As more and more states begin to legalize marijuana, marijuana-related businesses such as dispensaries are cropping up all over the United States. Like most other legitimate businesses, marijuana-related businesses need a safe place to keep their money. However, unlike most other legitimate businesses, marijuana-related businesses often cannot find banks that are willing to do business with them. This is because banks are heavily governed and regulated by federal law, and marijuana is still illegal on a federal level—even where states have legalized its use. Although federal guidance on the subject has been issued, many legal “gray areas” continue to exist, making banks unwilling to take the risk of working with marijuana-related clients.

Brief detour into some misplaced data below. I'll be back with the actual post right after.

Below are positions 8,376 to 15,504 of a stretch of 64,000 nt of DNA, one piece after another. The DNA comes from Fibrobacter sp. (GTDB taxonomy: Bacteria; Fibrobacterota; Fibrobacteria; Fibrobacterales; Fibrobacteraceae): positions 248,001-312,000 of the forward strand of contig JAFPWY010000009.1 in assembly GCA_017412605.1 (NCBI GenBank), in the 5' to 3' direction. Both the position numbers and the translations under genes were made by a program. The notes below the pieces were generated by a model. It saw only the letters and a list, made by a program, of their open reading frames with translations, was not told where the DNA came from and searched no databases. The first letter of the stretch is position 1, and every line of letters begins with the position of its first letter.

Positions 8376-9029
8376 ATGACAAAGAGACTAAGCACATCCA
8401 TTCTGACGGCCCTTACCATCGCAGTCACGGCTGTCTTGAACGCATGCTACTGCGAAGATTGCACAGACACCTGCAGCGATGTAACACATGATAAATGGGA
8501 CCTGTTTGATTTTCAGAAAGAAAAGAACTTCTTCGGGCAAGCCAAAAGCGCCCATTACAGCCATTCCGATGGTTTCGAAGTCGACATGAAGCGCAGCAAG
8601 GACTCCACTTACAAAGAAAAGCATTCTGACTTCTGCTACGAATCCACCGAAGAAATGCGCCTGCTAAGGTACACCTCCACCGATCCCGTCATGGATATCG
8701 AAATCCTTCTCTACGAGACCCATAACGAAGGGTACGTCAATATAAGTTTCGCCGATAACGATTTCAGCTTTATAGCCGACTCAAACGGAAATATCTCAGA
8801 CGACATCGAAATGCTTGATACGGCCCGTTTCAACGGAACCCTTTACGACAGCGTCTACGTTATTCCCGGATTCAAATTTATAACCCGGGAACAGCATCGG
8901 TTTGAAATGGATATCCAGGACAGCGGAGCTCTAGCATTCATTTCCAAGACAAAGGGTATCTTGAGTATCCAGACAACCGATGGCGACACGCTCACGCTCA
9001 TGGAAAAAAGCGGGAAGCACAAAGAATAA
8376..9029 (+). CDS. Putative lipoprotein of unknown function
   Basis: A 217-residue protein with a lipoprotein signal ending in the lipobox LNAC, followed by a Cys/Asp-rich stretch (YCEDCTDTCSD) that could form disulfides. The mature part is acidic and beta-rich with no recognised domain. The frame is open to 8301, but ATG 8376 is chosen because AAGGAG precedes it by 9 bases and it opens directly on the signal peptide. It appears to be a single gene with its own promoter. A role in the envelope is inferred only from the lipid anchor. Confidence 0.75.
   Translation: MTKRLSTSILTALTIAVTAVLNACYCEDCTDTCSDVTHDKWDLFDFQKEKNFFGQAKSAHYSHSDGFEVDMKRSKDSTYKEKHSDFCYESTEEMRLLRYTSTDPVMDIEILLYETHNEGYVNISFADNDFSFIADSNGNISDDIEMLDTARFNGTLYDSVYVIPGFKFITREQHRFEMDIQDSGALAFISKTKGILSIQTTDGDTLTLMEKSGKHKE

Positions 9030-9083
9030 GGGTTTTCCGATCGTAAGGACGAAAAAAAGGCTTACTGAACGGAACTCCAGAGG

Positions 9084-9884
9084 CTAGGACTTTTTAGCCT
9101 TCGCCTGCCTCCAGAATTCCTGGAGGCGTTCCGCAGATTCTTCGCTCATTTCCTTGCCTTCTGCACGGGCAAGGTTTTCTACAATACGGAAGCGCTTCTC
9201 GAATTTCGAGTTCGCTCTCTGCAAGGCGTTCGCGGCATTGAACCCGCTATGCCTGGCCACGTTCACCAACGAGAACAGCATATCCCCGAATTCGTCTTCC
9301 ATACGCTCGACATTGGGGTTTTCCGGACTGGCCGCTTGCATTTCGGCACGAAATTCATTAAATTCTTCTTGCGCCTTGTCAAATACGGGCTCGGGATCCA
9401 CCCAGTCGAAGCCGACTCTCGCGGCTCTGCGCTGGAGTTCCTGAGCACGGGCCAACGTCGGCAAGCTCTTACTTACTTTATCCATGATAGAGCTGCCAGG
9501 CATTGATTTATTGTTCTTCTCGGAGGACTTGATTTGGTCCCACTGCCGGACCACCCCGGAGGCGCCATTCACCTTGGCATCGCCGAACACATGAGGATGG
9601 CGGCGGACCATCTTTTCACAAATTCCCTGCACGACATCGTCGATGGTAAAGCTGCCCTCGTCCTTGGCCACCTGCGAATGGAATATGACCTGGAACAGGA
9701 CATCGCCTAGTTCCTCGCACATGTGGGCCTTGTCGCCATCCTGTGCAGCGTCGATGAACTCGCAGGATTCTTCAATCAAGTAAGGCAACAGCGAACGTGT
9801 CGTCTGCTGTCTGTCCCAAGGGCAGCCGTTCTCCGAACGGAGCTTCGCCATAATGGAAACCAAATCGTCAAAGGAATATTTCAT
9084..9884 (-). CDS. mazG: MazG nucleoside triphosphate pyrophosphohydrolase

In order to solve this problem, several bills have been proposed to legalize some aspects of the marijuana business on a federal level. Such proposed bills include the SAFE Banking Act, which, had it become law, would have prevented federal regulatory agencies from punishing banks working with legally operating marijuana-related clients while fully legalizing such banking activities under federal law. However, this kind of piecemeal legislation has some serious flaws that would allow the federal illegality of marijuana to hinder the growth of marijuana-related businesses. A lack of protection for end users of marijuana products, the omission of provisions providing relief from a myriad of cumbersome regulatory paperwork requirements, and the bill’s failure to address the federal ban on marijuana research are just a few of the reasons that the SAFE Banking Act (and similar piecemeal marijuana legislation) would be much too narrowly tailored to accomplish its goal of aiding the growth of the marijuana industry by allowing banks to legally handle marijuana-related clients. Thus, complete legalization of marijuana on the federal level is the best path forward for banks and their marijuana-related clients.